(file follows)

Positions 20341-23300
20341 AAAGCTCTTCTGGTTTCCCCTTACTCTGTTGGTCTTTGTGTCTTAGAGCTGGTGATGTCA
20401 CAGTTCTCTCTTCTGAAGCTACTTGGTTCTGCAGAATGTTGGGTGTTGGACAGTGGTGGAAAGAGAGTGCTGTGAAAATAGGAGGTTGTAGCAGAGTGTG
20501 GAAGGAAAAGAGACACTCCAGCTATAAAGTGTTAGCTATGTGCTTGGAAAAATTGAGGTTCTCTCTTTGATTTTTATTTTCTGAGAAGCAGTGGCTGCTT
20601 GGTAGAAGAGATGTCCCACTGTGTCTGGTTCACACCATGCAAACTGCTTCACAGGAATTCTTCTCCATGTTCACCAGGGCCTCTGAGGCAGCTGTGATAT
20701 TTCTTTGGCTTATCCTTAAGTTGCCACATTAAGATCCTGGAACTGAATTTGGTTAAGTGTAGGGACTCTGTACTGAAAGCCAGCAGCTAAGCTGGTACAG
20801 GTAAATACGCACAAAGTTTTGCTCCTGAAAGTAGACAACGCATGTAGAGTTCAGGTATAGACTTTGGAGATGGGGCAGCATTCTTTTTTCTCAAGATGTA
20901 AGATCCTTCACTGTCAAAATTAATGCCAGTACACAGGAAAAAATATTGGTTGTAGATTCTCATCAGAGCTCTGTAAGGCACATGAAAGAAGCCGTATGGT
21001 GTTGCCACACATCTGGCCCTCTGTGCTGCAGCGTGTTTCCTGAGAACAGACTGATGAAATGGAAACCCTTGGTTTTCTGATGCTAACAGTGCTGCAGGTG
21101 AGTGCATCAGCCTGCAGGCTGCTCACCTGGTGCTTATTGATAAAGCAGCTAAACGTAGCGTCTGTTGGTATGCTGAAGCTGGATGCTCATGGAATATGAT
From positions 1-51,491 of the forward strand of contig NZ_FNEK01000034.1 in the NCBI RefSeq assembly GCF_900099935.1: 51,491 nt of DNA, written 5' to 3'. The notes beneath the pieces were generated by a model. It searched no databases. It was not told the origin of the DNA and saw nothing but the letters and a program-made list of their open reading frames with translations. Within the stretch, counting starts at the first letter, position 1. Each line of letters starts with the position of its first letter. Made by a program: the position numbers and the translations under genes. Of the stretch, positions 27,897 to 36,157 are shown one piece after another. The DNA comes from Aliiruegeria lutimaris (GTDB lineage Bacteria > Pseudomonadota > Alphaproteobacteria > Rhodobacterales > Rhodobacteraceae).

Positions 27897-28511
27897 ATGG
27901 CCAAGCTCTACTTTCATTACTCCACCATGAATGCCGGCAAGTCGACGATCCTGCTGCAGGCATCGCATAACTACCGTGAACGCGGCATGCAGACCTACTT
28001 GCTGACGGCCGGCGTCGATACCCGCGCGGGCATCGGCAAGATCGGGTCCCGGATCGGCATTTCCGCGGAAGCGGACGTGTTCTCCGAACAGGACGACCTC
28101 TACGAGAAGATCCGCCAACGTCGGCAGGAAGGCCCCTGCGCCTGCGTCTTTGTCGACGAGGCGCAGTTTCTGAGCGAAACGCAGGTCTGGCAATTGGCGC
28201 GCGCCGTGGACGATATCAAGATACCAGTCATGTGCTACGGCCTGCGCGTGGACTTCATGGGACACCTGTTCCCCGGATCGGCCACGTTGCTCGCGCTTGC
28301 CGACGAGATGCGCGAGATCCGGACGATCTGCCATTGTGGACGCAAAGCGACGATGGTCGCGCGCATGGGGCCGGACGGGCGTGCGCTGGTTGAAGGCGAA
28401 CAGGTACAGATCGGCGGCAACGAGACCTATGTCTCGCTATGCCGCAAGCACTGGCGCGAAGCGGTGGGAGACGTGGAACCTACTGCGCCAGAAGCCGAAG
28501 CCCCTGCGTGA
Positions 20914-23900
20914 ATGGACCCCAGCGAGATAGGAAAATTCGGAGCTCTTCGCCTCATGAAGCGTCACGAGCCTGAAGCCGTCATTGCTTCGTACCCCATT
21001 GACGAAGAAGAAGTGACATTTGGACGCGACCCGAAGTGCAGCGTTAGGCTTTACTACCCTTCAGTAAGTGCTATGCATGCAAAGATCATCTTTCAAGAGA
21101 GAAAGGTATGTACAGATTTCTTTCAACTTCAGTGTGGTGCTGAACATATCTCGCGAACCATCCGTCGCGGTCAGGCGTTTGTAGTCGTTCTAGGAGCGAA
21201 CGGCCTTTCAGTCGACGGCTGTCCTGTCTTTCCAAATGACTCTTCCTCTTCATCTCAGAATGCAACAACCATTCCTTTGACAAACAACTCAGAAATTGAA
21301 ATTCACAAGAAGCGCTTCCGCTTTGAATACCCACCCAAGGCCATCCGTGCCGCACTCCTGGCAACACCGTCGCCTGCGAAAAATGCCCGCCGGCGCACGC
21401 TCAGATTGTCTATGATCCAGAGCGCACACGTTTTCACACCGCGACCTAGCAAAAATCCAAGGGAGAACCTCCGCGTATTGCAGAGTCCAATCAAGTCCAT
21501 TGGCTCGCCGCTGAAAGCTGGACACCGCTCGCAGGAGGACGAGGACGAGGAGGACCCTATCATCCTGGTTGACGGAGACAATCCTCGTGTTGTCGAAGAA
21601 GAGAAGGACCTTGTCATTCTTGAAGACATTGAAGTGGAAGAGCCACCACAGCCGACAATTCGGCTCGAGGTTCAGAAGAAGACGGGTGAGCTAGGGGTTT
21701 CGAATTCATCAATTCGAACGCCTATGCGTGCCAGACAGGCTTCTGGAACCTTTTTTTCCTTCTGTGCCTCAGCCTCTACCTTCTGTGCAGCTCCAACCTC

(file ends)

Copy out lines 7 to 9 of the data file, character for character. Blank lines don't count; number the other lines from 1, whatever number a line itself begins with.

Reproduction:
20801 GTAAATACGCACAAAGTTTTGCTCCTGAAAGTAGACAACGCATGTAGAGTTCAGGTATAGACTTTGGAGATGGGGCAGCATTCTTTTTTCTCAAGATGTA
20901 AGATCCTTCACTGTCAAAATTAATGCCAGTACACAGGAAAAAATATTGGTTGTAGATTCTCATCAGAGCTCTGTAAGGCACATGAAAGAAGCCGTATGGT
21001 GTTGCCACACATCTGGCCCTCTGTGCTGCAGCGTGTTTCCTGAGAACAGACTGATGAAATGGAAACCCTTGGTTTTCTGATGCTAACAGTGCTGCAGGTG